Comcast Seeks to Strip 'MyTVPal' of TrademarkMSO Alleges Internet Service Was Streaming Live TV Without Authorization 1/16/2013 7:16 AM Eastern
Comcast petitioned the U.S. Patent & Trademark Office to cancel the trademark of MyTVPal -- a website claiming it provided free streams of thousands of TV channels over the Internet -- with the cable operator arguing the service knowingly distributed unauthorized access to TV content and also that the name could be confused with the MSO's MyTV Choice low-cost TV packages.
The “MyTVPal” trademark is registered to BB Entertainment LLC, which has a San Francisco mailing address, according to the website’s most recent domain-name registration record.
Comcast, in a Jan. 10 filing with the USPTO’s Trademark Trial and Appeal Board, alleged that BB Entertainment “knew that it was not making lawful use of the MYTVPAL Mark at the time of the filing of its application, because the streaming services it offers in connection with the MYTVPAL Mark were and are being provided without the necessary authorization of content providers.”
MyTVPal, in an emailed statement, declined to comment "on legal issues pending." But the company also said that it "doesn't stream any illegal streams on our servers. We do offer a directory service pointing to third-party websites [which] our users submitted to us and you can access some streams on a 3rd party website. It is no different from what Google and thousands of other website[s] do."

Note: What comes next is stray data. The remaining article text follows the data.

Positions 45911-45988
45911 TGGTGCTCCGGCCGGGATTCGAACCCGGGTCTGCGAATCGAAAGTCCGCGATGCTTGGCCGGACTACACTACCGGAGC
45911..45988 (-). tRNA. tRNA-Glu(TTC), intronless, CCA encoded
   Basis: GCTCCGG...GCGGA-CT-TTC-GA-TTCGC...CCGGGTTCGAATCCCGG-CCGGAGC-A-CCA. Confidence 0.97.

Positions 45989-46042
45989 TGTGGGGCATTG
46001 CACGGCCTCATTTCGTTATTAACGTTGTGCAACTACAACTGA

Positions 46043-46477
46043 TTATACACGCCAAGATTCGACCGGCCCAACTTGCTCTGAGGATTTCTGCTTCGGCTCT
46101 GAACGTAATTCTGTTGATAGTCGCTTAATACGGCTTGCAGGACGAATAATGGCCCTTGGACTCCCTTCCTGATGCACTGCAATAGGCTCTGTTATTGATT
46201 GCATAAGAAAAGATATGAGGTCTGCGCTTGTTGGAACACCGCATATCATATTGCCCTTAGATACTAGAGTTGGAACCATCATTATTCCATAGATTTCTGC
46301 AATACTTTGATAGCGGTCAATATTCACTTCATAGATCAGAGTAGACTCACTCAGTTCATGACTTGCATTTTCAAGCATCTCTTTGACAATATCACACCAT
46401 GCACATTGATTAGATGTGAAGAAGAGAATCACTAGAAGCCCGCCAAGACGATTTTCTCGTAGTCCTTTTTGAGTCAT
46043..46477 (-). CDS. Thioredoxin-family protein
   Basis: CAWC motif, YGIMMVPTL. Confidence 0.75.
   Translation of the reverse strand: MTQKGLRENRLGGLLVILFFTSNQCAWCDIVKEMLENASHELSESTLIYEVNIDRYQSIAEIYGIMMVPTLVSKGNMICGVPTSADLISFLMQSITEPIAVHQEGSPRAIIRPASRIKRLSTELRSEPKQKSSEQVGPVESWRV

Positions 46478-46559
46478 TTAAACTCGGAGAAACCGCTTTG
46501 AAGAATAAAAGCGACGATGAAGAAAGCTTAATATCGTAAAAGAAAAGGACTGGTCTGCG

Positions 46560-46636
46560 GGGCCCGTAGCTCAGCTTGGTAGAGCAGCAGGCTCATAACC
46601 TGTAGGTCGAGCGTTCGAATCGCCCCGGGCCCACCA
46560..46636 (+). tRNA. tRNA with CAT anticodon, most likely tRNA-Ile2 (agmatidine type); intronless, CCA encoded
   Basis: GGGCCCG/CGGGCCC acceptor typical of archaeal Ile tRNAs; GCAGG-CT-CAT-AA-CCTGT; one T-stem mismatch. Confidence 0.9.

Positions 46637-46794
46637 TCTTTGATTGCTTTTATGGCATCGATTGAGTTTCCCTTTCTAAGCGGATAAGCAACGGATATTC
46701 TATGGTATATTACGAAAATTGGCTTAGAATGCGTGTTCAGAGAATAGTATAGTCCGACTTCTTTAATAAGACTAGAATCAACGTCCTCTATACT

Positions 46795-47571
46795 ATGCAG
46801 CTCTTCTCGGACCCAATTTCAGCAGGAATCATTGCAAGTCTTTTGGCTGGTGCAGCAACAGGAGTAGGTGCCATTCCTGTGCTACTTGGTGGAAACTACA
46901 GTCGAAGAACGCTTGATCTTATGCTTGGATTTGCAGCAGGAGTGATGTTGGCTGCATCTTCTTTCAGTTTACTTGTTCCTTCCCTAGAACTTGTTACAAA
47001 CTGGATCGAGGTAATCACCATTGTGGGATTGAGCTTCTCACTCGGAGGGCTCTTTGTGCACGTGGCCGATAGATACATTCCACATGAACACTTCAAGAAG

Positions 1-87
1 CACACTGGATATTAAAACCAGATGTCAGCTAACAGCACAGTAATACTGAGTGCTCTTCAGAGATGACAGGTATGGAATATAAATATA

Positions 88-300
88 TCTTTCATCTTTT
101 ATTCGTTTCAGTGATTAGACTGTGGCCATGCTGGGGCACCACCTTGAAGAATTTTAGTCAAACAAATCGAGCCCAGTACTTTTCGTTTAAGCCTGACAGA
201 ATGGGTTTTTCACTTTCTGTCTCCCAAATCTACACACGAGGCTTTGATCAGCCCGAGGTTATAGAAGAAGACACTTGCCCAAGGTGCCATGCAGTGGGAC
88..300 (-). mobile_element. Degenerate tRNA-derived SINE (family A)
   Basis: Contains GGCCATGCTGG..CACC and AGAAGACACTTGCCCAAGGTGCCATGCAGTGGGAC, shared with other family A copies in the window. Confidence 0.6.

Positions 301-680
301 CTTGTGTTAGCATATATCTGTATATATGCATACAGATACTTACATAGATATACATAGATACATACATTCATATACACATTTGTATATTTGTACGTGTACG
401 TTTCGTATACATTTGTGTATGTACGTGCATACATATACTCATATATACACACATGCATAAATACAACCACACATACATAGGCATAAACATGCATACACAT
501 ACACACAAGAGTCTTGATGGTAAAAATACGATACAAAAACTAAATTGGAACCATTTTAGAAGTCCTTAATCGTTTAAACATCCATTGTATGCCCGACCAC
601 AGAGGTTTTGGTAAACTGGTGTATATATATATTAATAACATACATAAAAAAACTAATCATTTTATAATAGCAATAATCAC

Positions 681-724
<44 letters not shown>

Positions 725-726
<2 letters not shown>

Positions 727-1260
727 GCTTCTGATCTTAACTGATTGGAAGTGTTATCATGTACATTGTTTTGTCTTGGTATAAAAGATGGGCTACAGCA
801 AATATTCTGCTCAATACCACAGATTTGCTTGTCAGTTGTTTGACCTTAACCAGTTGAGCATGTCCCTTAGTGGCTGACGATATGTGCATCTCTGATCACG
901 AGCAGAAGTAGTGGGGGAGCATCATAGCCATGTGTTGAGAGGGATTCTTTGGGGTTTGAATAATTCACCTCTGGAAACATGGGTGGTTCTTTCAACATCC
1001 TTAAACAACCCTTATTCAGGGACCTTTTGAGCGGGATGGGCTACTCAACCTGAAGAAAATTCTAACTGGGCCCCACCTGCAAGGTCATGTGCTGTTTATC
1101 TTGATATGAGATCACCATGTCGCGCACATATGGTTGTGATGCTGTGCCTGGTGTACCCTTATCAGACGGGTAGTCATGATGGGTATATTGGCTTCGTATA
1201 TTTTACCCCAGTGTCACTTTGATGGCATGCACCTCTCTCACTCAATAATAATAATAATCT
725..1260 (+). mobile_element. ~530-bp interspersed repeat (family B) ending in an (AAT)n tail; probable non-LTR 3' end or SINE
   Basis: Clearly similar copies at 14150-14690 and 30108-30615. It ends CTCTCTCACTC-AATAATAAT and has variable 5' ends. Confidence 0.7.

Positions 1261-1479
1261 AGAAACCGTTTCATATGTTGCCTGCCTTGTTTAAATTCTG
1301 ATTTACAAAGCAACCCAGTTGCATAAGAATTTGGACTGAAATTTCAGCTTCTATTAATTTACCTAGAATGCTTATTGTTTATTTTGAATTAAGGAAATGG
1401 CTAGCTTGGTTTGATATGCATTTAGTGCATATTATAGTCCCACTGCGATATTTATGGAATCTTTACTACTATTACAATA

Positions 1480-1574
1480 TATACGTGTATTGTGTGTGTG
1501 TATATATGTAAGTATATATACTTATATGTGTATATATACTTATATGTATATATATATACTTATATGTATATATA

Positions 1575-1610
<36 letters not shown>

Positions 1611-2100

According to MyTVPal.com, U.S. channels that have been accessible through the service included Bloomberg TV, QVC, “NBC News” and various local TV stations.
BB Entertainment filed for the MyTVPal trademark in November 2007 and the USPTO registered it in July 2008. Comcast filed its application to register “MyTV” on March 28, 2000, and the USPTO issued the certificate of registration for the trademark on May 26, 2009.
In late 2011, Comcast launched MyTV Choice, which provides local TV channels plus 32 cable networks starting at $24.95 per month with a la carte “theme packs” for children’s, news, entertainment and lifestyle, and movies.
Given that “MYTVPAL begins with MYTV and MYTV is the dominant portion of the MYTVPAL mark,” Comcast said, “the respective marks are highly similar aurally and visually and are similar in meaning.”
As a result, Comcast’s petition continued, “consumers are likely to believe that either (i) Registrant BB's services originate with, are affiliated with, or are endorsed or sponsored by Petitioner Comcast, or (ii) Petitioner Comcast and Registrant BB are affiliated or associated entities.”
For good measure, Comcast added in its petition to the USPTO that, “In the event Registrant BB is deemed to have made a bona fide lawful use of the MYTVPAL Mark at the time of its application, upon information and belief, BB subsequently ceased using and abandoned its rights in the MYTVPAL Mark in connection with communications services, namely, transmitting streamed sound and audio-visual recordings and material on the Internet.”
Comcast’s filing can be accessed here: http://ttabvue.uspto.gov/ttabvue/ttabvue-92056648-CAN-1.pdf.
The name “MyTV” also is used as shorthand to refer to MyNetworkTV, the broadcast syndication service owned by News Corp.’s Fox Entertainment Group.